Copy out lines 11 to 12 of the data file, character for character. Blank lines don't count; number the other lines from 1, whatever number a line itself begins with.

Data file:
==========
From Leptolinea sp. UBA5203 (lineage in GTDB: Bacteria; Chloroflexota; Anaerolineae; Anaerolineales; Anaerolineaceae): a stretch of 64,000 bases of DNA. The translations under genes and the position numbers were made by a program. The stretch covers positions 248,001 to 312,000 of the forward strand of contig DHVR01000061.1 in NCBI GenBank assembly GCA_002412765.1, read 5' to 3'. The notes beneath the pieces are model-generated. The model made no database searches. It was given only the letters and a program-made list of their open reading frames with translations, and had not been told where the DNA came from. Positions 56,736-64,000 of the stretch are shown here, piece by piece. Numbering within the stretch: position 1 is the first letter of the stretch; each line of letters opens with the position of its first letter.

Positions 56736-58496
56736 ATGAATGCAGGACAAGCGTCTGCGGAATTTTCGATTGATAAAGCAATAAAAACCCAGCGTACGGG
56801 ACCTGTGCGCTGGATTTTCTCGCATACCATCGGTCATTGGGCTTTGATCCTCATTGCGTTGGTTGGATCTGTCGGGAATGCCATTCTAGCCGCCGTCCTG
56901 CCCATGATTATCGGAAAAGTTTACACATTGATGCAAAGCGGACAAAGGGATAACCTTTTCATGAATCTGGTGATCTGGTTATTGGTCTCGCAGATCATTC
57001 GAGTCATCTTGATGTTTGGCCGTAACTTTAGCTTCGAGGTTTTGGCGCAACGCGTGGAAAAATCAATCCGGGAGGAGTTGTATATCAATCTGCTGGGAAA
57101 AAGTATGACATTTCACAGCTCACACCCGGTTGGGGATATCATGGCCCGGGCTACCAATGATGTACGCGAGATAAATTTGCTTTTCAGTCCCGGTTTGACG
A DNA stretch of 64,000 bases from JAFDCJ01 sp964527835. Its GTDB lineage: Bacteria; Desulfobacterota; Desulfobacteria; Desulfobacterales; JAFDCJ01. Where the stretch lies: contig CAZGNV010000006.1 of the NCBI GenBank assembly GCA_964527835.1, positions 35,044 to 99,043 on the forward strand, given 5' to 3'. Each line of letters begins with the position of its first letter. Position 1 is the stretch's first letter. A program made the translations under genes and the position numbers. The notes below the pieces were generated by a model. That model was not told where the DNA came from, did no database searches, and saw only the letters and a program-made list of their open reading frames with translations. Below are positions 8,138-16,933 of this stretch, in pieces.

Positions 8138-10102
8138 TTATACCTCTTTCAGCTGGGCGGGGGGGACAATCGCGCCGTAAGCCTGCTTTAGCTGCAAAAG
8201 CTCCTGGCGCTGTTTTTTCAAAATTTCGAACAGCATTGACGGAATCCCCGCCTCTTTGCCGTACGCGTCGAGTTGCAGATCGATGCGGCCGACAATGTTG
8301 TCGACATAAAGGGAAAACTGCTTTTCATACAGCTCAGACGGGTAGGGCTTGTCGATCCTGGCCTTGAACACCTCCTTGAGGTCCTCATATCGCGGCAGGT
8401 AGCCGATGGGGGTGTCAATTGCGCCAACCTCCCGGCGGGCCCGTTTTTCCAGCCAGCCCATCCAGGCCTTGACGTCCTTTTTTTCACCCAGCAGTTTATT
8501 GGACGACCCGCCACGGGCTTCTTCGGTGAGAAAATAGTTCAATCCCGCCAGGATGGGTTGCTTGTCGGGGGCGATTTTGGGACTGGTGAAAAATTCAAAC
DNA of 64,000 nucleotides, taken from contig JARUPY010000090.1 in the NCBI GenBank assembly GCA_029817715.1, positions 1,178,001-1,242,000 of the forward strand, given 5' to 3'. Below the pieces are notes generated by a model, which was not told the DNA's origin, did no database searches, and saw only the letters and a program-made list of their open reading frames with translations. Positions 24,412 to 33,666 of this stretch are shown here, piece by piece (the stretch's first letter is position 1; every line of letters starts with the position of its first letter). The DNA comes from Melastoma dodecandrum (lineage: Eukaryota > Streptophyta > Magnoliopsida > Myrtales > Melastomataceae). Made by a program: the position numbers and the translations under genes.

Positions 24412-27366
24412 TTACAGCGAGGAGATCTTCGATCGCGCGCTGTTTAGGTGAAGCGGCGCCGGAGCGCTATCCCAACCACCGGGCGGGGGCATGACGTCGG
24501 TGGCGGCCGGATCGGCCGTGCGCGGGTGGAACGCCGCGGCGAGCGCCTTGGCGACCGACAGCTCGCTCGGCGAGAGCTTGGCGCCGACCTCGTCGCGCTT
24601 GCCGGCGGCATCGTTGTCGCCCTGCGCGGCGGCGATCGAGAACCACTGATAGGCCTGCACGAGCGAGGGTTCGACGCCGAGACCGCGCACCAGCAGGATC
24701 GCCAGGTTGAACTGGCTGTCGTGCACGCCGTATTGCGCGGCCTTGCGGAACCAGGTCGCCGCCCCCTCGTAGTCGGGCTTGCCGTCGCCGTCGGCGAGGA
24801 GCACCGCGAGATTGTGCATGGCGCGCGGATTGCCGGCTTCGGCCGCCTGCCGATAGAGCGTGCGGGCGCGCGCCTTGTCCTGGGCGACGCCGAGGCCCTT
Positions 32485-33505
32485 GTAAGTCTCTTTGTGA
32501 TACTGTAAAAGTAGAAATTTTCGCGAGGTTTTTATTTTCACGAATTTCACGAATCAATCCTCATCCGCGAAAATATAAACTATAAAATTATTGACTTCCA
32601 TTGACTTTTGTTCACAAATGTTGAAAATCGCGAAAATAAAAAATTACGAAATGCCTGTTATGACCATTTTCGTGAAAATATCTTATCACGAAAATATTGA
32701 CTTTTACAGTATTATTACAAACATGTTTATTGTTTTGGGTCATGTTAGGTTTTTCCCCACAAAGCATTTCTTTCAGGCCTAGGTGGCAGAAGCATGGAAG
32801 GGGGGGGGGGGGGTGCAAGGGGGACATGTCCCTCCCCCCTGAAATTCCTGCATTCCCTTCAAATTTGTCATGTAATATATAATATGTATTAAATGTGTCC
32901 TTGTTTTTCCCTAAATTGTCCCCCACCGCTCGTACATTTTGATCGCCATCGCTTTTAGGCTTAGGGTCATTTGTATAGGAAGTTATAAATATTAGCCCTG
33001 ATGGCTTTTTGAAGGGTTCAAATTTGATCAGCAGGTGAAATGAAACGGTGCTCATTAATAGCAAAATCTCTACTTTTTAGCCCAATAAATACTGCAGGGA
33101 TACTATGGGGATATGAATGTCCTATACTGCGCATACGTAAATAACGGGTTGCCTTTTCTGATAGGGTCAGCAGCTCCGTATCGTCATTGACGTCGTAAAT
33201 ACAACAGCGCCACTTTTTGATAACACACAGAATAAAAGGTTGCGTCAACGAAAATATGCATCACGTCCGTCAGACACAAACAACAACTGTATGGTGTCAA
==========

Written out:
8201 CTCCTGGCGCTGTTTTTTCAAAATTTCGAACAGCATTGACGGAATCCCCGCCTCTTTGCCGTACGCGTCGAGTTGCAGATCGATGCGGCCGACAATGTTG
8301 TCGACATAAAGGGAAAACTGCTTTTCATACAGCTCAGACGGGTAGGGCTTGTCGATCCTGGCCTTGAACACCTCCTTGAGGTCCTCATATCGCGGCAGGT